Healthcare Tuesday

CMS to announce MA benefits: Top White House health officials are hosting a press call Tuesday morning to announce next year's benefits for Medicare Advantage (MA) plans — benefits they say will be "similar to 2010." 

The issue has been contentious because the Democrats' health-reform law cuts more than $100 billion in subsidies to the private MA plans. The move has led the sponsoring companies to warn that they'll likely be forced to drop some of the additional benefits MA plans often offer — things such as dental and eye care, which traditional Medicare doesn't cover.

Health and Human Services Secretary Kathleen SebeliusKathleen SebeliusObama cabinet official: Clinton White House doubled down on 'abusive behavior' John Roberts has tough job of keeping faith in Supreme Court Price was a disaster for HHS — Time for an administrator, not an ideologue MORE and Medicare Administrator Don Berwick will lead Tuesday's call. 

Dems versus insurers, Part XXVI: Top Senate Democrats are going after the insurance industry this week over the news that not only are some premium costs skyrocketing, but some companies are blaming the new health-reform law for the trend. 

"If an insurer thinks it can blame the enactment of the Affordable Care Act for its rising premiums, it is surely mistaken," Sens. Max BaucusMax Sieben BaucusBooker tries to find the right lane  Top Lobbyists 2017: Hired Guns GOP tries to keep spotlight on taxes amid Mueller charges MORE (D-Mont) and Jay RockefellerJay RockefellerOvernight Tech: Trump nominates Dem to FCC | Facebook pulls suspected baseball gunman's pages | Uber board member resigns after sexist comment Trump nominates former FCC Dem for another term Obama to preserve torture report in presidential papers MORE (D-W.Va.) wrote to the country's largest insurance companies. "This level of misinformation is not acceptable."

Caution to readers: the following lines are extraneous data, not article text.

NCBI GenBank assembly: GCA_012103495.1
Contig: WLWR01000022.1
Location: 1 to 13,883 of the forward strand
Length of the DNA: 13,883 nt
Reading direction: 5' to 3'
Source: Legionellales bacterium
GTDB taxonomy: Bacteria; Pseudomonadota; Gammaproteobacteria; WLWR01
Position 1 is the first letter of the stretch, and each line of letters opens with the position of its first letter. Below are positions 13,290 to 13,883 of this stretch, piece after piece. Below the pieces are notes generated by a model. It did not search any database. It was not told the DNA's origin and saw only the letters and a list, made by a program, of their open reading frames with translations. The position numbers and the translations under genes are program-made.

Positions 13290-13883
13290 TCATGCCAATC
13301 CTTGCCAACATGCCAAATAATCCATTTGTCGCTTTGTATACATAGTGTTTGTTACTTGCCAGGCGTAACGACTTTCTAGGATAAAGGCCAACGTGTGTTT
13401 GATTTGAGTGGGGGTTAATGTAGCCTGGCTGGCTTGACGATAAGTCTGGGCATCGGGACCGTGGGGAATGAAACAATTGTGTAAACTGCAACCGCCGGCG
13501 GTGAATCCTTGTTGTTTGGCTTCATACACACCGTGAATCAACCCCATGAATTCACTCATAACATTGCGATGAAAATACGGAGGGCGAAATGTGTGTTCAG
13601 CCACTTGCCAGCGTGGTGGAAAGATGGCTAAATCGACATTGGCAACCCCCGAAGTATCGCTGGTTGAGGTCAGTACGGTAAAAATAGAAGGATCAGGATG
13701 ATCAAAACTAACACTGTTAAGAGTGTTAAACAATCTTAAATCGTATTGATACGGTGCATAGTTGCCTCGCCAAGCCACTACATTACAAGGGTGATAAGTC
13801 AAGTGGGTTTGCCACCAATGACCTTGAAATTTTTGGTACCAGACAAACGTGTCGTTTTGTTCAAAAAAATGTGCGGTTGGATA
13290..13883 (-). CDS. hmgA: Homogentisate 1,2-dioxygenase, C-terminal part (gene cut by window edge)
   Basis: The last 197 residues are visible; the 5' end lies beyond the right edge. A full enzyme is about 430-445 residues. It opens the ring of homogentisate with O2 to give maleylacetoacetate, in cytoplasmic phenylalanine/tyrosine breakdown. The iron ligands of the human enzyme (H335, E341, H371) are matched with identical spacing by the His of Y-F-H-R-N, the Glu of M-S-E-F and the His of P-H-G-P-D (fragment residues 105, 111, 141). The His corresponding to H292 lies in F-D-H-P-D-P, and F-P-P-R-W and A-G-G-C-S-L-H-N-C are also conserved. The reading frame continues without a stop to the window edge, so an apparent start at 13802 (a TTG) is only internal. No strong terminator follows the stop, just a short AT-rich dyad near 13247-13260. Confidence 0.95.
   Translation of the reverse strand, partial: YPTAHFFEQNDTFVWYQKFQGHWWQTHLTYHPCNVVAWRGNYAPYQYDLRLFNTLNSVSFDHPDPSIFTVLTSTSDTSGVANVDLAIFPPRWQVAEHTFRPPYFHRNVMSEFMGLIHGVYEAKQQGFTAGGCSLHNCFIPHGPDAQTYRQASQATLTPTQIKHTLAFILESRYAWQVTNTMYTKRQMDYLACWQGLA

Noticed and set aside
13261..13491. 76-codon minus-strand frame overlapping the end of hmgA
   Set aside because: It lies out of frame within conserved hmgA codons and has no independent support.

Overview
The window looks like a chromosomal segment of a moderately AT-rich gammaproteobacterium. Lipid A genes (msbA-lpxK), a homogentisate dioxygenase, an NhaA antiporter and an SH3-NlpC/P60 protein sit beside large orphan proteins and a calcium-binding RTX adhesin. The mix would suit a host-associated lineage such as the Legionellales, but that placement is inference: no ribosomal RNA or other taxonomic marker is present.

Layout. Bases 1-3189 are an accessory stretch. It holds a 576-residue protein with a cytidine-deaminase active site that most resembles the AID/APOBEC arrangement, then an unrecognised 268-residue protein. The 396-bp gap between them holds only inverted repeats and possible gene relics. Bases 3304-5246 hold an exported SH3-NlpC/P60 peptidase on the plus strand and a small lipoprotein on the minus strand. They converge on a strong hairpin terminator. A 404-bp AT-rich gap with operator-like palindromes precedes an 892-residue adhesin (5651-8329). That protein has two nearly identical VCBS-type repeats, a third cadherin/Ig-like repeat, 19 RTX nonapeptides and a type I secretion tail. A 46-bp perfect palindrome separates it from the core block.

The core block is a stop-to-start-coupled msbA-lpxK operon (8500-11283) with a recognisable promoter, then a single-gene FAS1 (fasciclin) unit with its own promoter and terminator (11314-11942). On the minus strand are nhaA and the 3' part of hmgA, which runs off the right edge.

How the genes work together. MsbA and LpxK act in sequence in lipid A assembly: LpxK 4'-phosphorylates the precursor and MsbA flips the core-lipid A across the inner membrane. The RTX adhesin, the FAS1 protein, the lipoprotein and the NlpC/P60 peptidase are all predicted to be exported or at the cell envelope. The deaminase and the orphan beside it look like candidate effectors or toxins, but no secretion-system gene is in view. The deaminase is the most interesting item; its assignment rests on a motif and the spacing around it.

What did FDA officials know about the "phantom recall" on Motrin? That's the question Rep. Darrell Issa (R-Calif.) is asking this week after ABC News reported Monday that e-mails bouncing between Johnson & Johnson executives suggest the Food and Drug Administration was aware the company had hired private contractors in late 2008 to scoop defective Motrin off of retailers' shelves. 

“Johnson and Johnson’s not off the hook," Issa told ABC Monday, "but neither is the FDA for being too cozy with industry and not forthcoming with Congress."

A House oversight hearing on the phantom recall is scheduled for Sept. 30.

Fish or threat? An FDA panel this week is weighing whether to allow the commercial sale of a salmon that's been genetically modified to grow much faster than its natural cousin. Early reports suggest the officials are leaning toward approval.

"Committee members, who were not asked to vote on whether the fish should be approved, did not point out anything about the fish that would seem dangerous, despite one study suggesting a possible increase in the potential to cause allergic reactions," The New York Times reported. "They said the chance the fish would escape into the wild was low."